In moments of coherence, she would ask why she was being deprived of food, and there was no way to answer that she could understand. Because it might kill you? But she was dying anyway¸ though neither of us could accept it. I can’t breathe, call the fire department, she’d plead, or I want to see how the story turns out, I don’t want to leave in the middle of the story. Though I kept vigilance in the convalescent hospital, monitoring her medical care, engaging in long detailed conversations with her doctors, these were clinical conversations; I could not find my way to being tender with her in the way that I observed other daughters with their mothers.
For a while she had a roommate who was dying of ovarian cancer. Every night her daughter came and gently massaged her hands and arms, her legs and feet with rose-scented moisturizer. Despite the mother’s pain, even in the midst of her suffering, she took obvious pleasure in the sensation of her daughter’s hands on her body. The daughter also appeared to find joy as they bonded in the tenderness of that act. But there was no room in my mother’s dying for this kind of tenderness. She approached dying as one more task she was charged with performing. One day, as I arrived at her room, she announced, “I will now die,” shut her eyes, and folded her hands over her chest. But death did not come on her schedule. Observing her roommate’s massage, she might have said, “What’s the point? It won’t make any difference in the outcome.”
I thought the same thing, having become, to some extent, my mother’s daughter.
Another roommate, with a heavy Middle Eastern accent, incessantly cried out her son’s name, “Eddie, Eddie, Eddie,” even though Eddie only appeared once in a while late at night. The woman always felt too hot. She would motion to me to take a paper fan from her bedside table and fan her. As I did, she smiled and groaned with pleasure and relief. There was no equivalent act I could find that would bring my mother that degree of even momentary physical or mental comfort.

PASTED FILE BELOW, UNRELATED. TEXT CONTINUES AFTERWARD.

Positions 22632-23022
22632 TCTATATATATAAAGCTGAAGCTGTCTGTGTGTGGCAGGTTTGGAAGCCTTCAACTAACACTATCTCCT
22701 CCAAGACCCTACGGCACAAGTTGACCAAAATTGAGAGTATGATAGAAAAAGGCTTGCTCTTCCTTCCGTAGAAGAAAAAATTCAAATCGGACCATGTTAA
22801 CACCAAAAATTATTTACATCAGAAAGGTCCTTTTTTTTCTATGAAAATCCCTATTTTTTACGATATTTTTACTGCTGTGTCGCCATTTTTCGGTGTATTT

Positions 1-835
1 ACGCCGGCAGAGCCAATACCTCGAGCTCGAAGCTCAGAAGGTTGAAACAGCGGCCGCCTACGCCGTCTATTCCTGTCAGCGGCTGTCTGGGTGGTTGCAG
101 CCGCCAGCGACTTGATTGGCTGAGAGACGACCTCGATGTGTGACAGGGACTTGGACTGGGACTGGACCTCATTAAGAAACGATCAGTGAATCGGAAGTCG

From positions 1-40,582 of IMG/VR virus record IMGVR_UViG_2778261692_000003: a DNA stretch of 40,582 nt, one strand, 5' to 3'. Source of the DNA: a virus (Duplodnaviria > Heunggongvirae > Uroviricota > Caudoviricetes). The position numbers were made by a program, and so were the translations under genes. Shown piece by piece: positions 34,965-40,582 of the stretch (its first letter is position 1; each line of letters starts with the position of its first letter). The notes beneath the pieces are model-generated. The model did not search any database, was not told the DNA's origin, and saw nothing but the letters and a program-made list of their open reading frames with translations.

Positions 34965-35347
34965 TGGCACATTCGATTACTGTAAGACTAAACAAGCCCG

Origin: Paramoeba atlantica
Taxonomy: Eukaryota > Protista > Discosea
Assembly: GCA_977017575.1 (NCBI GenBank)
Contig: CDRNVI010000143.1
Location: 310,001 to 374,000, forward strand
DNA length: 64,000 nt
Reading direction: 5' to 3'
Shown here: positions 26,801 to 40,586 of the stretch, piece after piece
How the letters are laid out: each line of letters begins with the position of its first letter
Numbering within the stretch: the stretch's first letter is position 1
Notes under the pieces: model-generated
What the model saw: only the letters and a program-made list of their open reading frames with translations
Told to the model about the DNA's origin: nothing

Instead, she writhed in her bed, her hands always in a worrying, agitated motion. In an attempt to keep her alive just a little bit longer, in a fantasy perhaps that if I did, she and I could finally achieve that elusive intimacy we had never quite attained, I subjected her to not only a feeding tube but also breathing treatments and IV antibiotics that prolonged her survival but only intensified her suffering.
And I suspect sometimes when I wake up from one of these recurrent deprivation dreams, that she is not feeding me as payback.
In my waking life, I am left to cook the dishes she taught me to cook, for my husband, and sometimes my brothers. Onions, celery, carrots, garlic, paprika, bay leaf, allspice. Brisket, chicken, chicken soup. And though I do not believe in ghosts or soul visitations or my mother’s ongoingness in this or any other world, when I cook, I feel her presence. As I sauté the onions, garlic, carrots, and celery, I imagine my mother’s hand, always powerful and assured in the kitchen, cover my own. I feel my mother’s hand. Together, with a large wooden spoon, we gently stir the vegetables until they are tender, the onions transforming, softening and sweetening, their cellular spaces releasing, tough fibers breaking down.
My Mother’s Brisket (with a few modifications)
4 - 6 lb. beef brisket (preferably first cut)
2 t. salt (or to taste)
1/2 t. black pepper (or to taste)
2 t. Hungarian paprika (or to taste)
3 - 4 T. olive oil
6 large sweet onions, peeled and sliced
whole head of garlic, peeled and minced (or 2 t. garlic powder)
8 oz. tomato sauce
1 c. red wine
8 oz. beef broth
2 bay leaves
1 allspice berry (or 1/2 t. allspice powder)
3 - 4 large carrots, cut into 2-in. pieces
2 stalks celery, cut into 2-in. pieces
Preheat oven to 350 F.
Season meat with salt, pepper, and paprika.
In a large frying pan, sauté onions in olive oil.
When onions are just about translucent, add garlic, and cook for another minute or two, being careful not to burn.
Put meat in a shallow roasting pan.
Pour in enough of the tomato sauce, wine, and beef broth to come up about 1/3 of the way on the meat (about 2 1/2 c. total).
Add bay leaves and allspice.
Cover meat with about half of the onions, and surround it with half of the carrots and celery. Cover with a tight-fitting lid or tin foil.
Cook for about 2 hours, adding more of the liquid as necessary to make sure the meat is not drying out.
Add remaining onions, carrots, and celery.
Taste the sauce and season to taste.
Cook for 1 hour more, until the meat is fork tender.